The fact that, at times, Baruch would be displeased did not bother me, since that was part of the reporting job. He was not the only one. For a while, Haim Saban stopped advertising with VideoAge because of something we wrote about his early life in Israel. Bert H. Cohen of Worldvision, for example, would instruct his advertising manager not to place an ad facing the “My 2¢” editorial page, because he was afraid that its controversial nature would put his potential clients in a negative mood, affecting the way the ad was received.
Like Viacom and CBS, Worldvision was an ABC spin-off created when, in 1971, the U.S. government forced the networks to divest themselves of their program syndication and cable-TV divisions. Ironically, Worldvision was later sold to Paramount, which, in turn, was sold to Viacom, which also bought CBS. Baruch noted that, “The value in 2006 of all Viacom properties acquired during my tenure ranged as high as $100 billion.”

Unfortunately, Ralph’s book explains little about this development, mentioning neither Worldvision nor where NBC syndication business went. However, the book does mention something else not found in any other reference books: The creation on the part of the three U.S. TV networks in 1959 of the Television Program Export Association, to press for open markets abroad.

Besides Gillespie, other prominent Viacom people left out of the book are Larry E. Gershman, J. Brian McGrath, Norman Horowitz, Henry Schleif and Jim Marrinan. The late Gillespie started as president of Viacom Enterprises and became chairman of Turner Program Services. Gershman was hired by Baruch and became president of MGM/UA TV Distribution. After Viacom, McGrath became president of Columbia Pictures International Television. Marrinan became president of ITC. On the other hand, in the book, my name is mentioned as a minor contributor.

Curiously, after they left Viacom, most of the aforementioned people became strong supporters of VideoAge from day one. On the other hand, Viacom people mentioned in Baruch’s book, such as Willard Block, Ken Page, Fred Gilson, Howard Karshan and Gerry Laybourne were not. Including Baruch. This is because those “old timers” (as we like to call them despite being warned not to by Horowitz), together with others such as Don L. Taffner, Bruce Gyngell, Len Mauger and Charles McGregor, may not have forgiven me for leaving their friend Sol Paul at TV/Radio Age, not knowing, perhaps, that Paul refused to become a partner in VideoAge. Later, Paul’s venerable bi-weekly fell victim of a left-ended maneuver orchestrated by the publisher of a major trade group, and VideoAge was the only publication to feature a tribute to him after his death. Years later, Horowitz (now one of our columnists) explained that, when he replaced Gershman at MGM, he did not have a budget for ads, having to worry about meeting payrolls. Gyngell became courteous even driving me around his hometown of Sydney. Years later, with Raul Lefcovich as head of its international sales, Viacom started to support VideoAge when, in 1983 it started covering the L.A. Screenings (a name that VideoAge changed from the May Screenings). The late Lefcovich, who spent a good part of his career at Viacom is also absent from the book.

Two other parts of Baruch’s book could be of interest to industry people: The part in which he comments on various international broadcasters, and the chapter in which Viacom’s CEO, Terry Elkes, told him: “Ralph, you’re dead meat.”

Baruch started to meet international broadcasters in 1959, visiting Australia’s Frank Packer (Kerry’s father) and Rupert Murdoch. In 1963 he helped break the Packer-inspired buying pool undetected by Packer’s spies.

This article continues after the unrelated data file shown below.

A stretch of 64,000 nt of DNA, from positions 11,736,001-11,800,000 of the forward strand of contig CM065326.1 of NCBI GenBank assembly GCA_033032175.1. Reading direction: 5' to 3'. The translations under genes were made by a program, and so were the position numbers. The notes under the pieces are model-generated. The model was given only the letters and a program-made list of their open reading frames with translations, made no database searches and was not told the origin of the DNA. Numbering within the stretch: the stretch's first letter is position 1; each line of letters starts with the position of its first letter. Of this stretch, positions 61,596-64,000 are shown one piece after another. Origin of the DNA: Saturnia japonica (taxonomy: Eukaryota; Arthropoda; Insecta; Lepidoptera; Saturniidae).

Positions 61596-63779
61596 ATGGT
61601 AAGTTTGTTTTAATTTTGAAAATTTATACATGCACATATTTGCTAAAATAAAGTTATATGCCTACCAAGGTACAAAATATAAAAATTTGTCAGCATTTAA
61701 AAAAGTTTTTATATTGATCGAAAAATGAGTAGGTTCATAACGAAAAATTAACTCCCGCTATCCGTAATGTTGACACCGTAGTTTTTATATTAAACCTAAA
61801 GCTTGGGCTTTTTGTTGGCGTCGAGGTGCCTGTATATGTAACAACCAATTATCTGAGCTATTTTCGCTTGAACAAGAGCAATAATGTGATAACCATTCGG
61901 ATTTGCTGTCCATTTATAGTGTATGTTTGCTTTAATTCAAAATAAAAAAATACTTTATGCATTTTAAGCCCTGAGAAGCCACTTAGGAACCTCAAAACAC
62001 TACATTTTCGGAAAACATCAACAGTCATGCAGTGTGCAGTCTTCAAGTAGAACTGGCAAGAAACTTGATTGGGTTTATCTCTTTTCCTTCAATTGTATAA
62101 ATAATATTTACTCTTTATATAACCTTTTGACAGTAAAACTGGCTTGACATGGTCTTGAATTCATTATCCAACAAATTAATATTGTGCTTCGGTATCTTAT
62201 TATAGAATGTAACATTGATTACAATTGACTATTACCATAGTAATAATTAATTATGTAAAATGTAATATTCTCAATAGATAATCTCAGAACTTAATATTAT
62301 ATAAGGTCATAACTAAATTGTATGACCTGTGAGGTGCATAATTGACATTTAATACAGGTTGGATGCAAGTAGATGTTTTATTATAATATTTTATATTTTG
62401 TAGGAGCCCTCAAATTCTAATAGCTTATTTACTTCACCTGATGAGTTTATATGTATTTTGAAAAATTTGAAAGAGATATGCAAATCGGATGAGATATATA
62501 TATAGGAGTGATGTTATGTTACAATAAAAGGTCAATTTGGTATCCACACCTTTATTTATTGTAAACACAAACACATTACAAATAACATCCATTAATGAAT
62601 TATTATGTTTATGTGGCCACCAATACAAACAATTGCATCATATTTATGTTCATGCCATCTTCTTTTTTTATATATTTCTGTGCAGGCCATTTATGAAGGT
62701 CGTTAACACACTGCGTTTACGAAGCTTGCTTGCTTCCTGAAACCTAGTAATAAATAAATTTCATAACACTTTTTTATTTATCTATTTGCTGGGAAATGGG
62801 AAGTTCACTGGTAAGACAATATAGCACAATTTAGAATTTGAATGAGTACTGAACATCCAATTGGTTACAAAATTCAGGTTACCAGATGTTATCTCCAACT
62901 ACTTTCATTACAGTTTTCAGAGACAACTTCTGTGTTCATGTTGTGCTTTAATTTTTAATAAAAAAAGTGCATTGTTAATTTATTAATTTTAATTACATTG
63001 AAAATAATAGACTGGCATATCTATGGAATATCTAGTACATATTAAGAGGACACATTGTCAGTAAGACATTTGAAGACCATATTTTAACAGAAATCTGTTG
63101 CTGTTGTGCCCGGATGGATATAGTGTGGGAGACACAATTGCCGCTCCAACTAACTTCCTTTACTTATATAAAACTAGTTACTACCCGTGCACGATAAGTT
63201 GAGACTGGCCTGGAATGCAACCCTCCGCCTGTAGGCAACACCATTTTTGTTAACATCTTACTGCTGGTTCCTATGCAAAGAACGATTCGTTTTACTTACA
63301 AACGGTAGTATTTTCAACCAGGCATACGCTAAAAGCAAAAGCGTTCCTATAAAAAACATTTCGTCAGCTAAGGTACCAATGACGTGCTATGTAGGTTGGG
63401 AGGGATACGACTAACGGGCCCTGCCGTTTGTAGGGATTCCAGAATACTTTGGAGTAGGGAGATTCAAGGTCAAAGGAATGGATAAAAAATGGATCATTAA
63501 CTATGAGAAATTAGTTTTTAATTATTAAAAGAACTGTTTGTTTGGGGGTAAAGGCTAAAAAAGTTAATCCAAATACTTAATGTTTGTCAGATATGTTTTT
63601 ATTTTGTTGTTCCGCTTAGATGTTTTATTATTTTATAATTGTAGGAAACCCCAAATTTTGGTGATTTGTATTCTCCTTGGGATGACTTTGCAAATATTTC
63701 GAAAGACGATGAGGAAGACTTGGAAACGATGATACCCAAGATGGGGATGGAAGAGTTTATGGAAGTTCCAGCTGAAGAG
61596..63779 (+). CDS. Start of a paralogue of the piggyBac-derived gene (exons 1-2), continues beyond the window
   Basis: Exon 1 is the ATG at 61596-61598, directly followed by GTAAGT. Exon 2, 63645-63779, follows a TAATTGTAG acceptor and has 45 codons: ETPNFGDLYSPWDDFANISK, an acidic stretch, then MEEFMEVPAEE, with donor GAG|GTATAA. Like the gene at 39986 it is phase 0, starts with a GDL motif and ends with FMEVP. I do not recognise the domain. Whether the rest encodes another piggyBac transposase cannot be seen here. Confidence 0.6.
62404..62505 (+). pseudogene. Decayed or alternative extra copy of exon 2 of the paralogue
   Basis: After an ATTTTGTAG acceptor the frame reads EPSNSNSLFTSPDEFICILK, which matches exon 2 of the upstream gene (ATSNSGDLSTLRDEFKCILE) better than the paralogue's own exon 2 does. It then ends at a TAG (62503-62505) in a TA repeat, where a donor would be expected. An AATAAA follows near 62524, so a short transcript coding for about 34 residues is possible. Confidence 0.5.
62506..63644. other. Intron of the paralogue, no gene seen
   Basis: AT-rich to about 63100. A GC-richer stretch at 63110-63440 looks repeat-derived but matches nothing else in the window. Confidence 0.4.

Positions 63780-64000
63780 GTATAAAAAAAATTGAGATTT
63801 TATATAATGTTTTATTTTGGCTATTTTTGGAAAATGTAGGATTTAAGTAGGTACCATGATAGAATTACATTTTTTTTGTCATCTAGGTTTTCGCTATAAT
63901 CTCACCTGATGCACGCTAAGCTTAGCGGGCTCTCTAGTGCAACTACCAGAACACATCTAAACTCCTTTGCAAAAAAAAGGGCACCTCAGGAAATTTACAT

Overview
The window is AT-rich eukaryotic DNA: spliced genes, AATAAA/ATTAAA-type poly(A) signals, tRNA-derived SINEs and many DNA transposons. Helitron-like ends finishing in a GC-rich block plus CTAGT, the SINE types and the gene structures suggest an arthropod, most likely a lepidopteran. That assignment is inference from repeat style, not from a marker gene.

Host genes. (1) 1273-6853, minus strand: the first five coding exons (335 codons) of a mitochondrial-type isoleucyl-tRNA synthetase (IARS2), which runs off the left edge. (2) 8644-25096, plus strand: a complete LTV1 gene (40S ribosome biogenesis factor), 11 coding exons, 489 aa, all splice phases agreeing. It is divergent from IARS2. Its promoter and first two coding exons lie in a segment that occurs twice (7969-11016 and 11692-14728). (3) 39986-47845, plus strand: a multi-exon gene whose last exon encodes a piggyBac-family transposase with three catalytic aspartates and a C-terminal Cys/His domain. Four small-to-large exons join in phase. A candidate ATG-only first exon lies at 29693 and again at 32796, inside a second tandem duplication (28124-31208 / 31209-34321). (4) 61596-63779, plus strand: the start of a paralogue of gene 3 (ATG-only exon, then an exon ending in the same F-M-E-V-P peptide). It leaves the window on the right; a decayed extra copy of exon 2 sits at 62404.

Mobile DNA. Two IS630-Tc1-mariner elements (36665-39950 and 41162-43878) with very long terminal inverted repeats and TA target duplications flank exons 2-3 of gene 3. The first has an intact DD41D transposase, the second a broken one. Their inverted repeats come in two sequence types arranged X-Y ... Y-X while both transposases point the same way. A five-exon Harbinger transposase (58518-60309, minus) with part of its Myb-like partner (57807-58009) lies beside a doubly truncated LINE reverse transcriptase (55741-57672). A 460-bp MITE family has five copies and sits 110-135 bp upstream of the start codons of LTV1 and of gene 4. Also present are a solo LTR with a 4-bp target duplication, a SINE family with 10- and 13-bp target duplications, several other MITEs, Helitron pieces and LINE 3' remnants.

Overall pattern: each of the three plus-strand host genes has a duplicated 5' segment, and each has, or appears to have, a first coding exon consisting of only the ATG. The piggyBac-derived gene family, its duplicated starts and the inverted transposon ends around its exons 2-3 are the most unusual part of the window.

For Latin America, he teamed up with Cuba’s Goar Mestre for TV stations in Argentina, Venezuela and Perú; with Emilio Azcarraga in Mexico; and Jorge Adib in Brazil. During one trip to Brazil his meeting ran long and he had to change flight. He later found out that his original flight had exploded on takeoff and all aboard had perished.

In Germany, where he returned to for the first time in 1953, he became friends with Dieter Stolte, who was later named director general of ZDF, the country’s second TV network. Baruch wondered, “Why would anyone call their enterprise number two?”

In Japan he worked with TBS’s Junzo Imamichi, whom he admired.
To Baruch, Canada had a “love-hate relationship” with the U.S., while the U.K.’s BBC representatives would boo him for accepting an award won by CBS at the Montreux TV Festival.

In Canada, Baruch started working with the CBC, “In the spring of 1962 [when CBC’s Doug Nixon] arrived in Los Angeles to preview new programs offered by the Hollywood studios and the networks.” It was in effect, the L.A. Screenings, which, however, according to Jack Singer, considered the event’s father, started in 1964.
In the Philippines, Baruch did business with Andres Soriano whom he visited often trying to collect.
One country that did not impress him was Israel. The various collection trips “left a bad taste in my mouth for dealing with Israeli businessmen.”

What seems to have impressed Baruch the most, was dealing with Italy’s Silvio Berlusconi, possibly because, as he writes: “By 1987 Italian television imported $300 million worth of foreign programs, nearly half the European total of $675 million.”

That particular relationship would not have been appreciated by his friend Pachetti, who during PrixItalia, together with other RAI executives, would go around the hotels trashing copies of VideoAge with its fifth anniversary salute to Berlusconi’s Canale 5. Baruch had once attended the RAI-sponsored PrixItalia TV Festival as Pachetti’s guest.

The “Ralph, You’re Dead Meat” chapter is a tirade against Elkes and various descriptions on how Viacom fought corporate “pirates,” such as Carl C. Icahn.

Sumner Redstone’s book, “A Passion to Win,” best summarizes Baruch’s fights with Terry Elkes: “…Baruch and I had formed a relationship, in part because he couldn’t stand the rest of the management team. Why? One of the reasons was that despite having had a lot to do with Elkes becoming CEO of Viacom, Baruch had been left out of the planning for the LBO.”

Baruch wrote: “Elkes […] planned to do a leverage buyout of Viacom, using the assets of the company to raise the funds. [Elkes told him] Ralph… I have formed a group of insiders and you are not part of it…. You should realize ….you are dead meat.”

Redstone entered the picture. He had been waiting “in the wings” and, ultimately, in 1987, he bid $55.50 a share, $15 more than Elkes’ original offer, and thus was able to acquire most of Viacom’s stock.

At that point, Ralph was offered office space and an efficient secretary, “and I moved into a nice corner office there on July 28, 1987,” because, as he wrote earlier: “I choose to wear out rather than rust out.”